I’ve written before about the idea that organisations often have a line of truth – a vericline – across them. Below that line, the often-disastrous reality is known; above that line, it’s not. It’s why big, complex projects often look rosy until just before they were originally due to be completed, but are then revealed at the last minute to be miles behind schedule.
This problem was well-known to the pioneers of lean manufacturing and kaizen (continuous improvement) in Japan. Luckily, though, they developed an antidote: the genba walk.1
In Japanese, genba means “the actual place” or “the real place” – the place where the real work happens. Even just that framing is an interesting one: where in your organisation does the “real work” happen? Not in the board room, most likely, but perhaps not in an office or a factory either. For a band, it’s probably the recording studio; for a manufacturing business, it’s certainly the factory floor; in finance, it might be the floor of the stock exchange but might equally be the chatrooms where traders fling messages around to one another. The genba walk, then, involves leaders going to where the actual work is happening to see for themselves what’s going on.
Toyota, pioneers of kaizen, summarise this approach with the phrase “genchi genbutsu”, which literally means “real location, real thing” but perhaps more figuratively means “go and see for yourself”. Hammering home the “gen” prefixes, Toyota encourage people when solving a problem to consider three things:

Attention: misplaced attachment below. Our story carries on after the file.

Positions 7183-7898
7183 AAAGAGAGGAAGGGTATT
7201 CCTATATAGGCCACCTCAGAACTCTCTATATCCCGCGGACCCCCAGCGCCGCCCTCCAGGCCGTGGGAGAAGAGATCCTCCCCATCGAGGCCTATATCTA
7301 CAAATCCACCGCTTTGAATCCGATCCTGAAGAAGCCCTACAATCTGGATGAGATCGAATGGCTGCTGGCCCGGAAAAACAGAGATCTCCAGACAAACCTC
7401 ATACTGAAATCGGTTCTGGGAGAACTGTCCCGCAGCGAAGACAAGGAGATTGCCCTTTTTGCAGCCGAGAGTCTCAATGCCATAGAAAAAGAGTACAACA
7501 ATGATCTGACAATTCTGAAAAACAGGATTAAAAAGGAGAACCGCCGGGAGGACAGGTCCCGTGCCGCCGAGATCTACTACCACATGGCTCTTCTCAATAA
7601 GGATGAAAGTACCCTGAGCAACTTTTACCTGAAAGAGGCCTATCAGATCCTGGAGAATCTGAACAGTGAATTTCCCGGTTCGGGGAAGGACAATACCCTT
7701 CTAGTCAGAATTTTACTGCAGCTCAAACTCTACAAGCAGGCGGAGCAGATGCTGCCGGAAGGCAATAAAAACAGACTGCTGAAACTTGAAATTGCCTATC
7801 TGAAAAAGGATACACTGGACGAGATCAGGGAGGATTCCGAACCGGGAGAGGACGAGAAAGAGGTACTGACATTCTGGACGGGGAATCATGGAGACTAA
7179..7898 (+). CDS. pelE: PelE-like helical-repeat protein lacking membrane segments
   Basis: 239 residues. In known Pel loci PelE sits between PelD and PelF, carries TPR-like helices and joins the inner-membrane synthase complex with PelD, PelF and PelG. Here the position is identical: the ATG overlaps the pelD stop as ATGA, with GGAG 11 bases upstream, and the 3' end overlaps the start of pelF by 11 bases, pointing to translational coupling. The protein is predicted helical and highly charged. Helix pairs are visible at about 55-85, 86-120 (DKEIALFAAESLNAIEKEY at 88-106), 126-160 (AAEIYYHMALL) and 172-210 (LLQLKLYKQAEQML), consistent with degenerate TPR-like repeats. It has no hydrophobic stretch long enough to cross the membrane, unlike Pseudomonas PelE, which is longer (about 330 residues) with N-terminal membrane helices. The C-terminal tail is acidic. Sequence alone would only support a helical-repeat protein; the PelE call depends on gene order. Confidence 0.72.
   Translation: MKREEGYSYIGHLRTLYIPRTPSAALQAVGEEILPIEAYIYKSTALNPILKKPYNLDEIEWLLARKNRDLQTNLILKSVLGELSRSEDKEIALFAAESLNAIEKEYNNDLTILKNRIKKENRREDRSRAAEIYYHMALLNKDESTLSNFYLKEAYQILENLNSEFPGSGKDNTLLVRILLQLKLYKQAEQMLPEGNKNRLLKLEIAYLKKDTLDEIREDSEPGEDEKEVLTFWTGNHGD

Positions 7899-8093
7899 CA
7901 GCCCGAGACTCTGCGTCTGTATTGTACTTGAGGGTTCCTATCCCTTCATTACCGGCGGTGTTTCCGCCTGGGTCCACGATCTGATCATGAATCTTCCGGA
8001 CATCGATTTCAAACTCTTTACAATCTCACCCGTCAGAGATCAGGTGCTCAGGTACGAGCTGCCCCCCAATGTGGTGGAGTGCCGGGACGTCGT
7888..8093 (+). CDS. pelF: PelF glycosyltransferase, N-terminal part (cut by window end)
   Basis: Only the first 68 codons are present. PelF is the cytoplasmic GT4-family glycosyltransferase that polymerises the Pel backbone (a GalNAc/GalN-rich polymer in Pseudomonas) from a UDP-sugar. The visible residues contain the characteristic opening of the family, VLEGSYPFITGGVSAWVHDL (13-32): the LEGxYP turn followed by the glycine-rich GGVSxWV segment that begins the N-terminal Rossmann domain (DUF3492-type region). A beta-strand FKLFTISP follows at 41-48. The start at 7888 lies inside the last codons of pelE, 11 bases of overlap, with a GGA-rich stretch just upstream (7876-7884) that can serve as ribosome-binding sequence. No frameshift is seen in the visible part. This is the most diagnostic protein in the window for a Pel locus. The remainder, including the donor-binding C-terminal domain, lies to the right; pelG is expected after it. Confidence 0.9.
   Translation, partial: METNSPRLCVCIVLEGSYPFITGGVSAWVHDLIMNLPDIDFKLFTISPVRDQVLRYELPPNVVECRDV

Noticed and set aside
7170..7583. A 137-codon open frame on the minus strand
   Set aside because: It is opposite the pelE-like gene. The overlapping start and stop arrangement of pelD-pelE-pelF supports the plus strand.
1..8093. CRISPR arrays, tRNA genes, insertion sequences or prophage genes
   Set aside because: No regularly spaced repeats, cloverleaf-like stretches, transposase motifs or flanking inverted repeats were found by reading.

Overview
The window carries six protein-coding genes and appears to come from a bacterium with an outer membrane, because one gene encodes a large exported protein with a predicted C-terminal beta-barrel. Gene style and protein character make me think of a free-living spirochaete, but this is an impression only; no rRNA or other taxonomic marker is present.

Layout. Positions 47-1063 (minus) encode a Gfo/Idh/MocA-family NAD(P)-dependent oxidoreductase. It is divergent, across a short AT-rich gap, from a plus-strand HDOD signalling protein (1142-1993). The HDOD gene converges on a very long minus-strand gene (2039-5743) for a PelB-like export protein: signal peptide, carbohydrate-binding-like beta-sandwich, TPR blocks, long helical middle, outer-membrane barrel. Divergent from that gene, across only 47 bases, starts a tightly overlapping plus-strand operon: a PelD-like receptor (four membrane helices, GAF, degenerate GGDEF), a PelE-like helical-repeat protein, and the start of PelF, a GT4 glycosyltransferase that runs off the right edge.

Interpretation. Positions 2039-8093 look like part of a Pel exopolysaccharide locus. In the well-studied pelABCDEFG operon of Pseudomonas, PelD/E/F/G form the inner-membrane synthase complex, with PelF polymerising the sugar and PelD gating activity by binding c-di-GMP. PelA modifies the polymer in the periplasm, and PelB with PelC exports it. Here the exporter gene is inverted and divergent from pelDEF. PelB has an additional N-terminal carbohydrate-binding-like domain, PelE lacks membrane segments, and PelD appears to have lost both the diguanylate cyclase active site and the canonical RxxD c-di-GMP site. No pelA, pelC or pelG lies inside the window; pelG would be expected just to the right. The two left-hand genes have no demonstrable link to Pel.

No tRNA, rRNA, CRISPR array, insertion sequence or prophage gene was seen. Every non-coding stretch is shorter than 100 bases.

Genba – to go to see the actual place where the problem occurred
Genbutsu – to verify the actual objects related to the problem
Genjitsu – to obtain the actual facts about what’s happening
But merely showing up isn’t enough. If you wanted to do a genba walk as badly and as destructively as possible, how might you go about it? First, you’d try to remind everyone of the organisational hierarchy; like a politician donning a high-vis jacket and helmet for a photo opportunity, you’d make the visit all about you. You’d focus on people, rather than on process; if you saw someone doing something “incorrectly”, you’d call it out in front of everyone. You’d reinforce a culture of fear, so that people hid bad news from you and so that you saw a sanitised version of reality (like the Queen, who Billy Connolly once observed must think the whole world smells of fresh paint). You’d trust your own opinion over others’, so wouldn’t take with you an extra pair of eyes or ask the views of those on the ground. Instead of taking away observations to think about them and reserving judgement until you had all the facts, you’d leap to conclusions and try to solve things there and then.
Doing a genba walk badly makes things worse; doing a genba walk well both requires and creates a culture of trust within the organisation. Their purpose is to discover why things are the way they are, and to collaborate with the team in improving things in some small way. Done in good faith and in a spirit of improvement, the genba walk allows leaders to cross the vericline and see reality as it really is. But that’s only the first-order benefit; a well-done culture of genba walking fosters trust and collaboration, ensuring that the vericline never emerges in the first place.
James P. Womack and Daniel T. Jones. “The Machine That Changed the World”. Simon & Schuster, 2007
Niklas Modig, Ryusuke Kosuge and Pär Åhlström. “Services: lessons from Toyota”. LMJ, 2012
“Gemba Walk: Where the Real Work Happens”. Kanbanize
“Taiichi Ohno”. Wikipedia
“Genba” is sometimes spelled “gemba” in English, a spelling that is less accurate to the Japanese spelling but perhaps more accurate to its pronunciation. ↩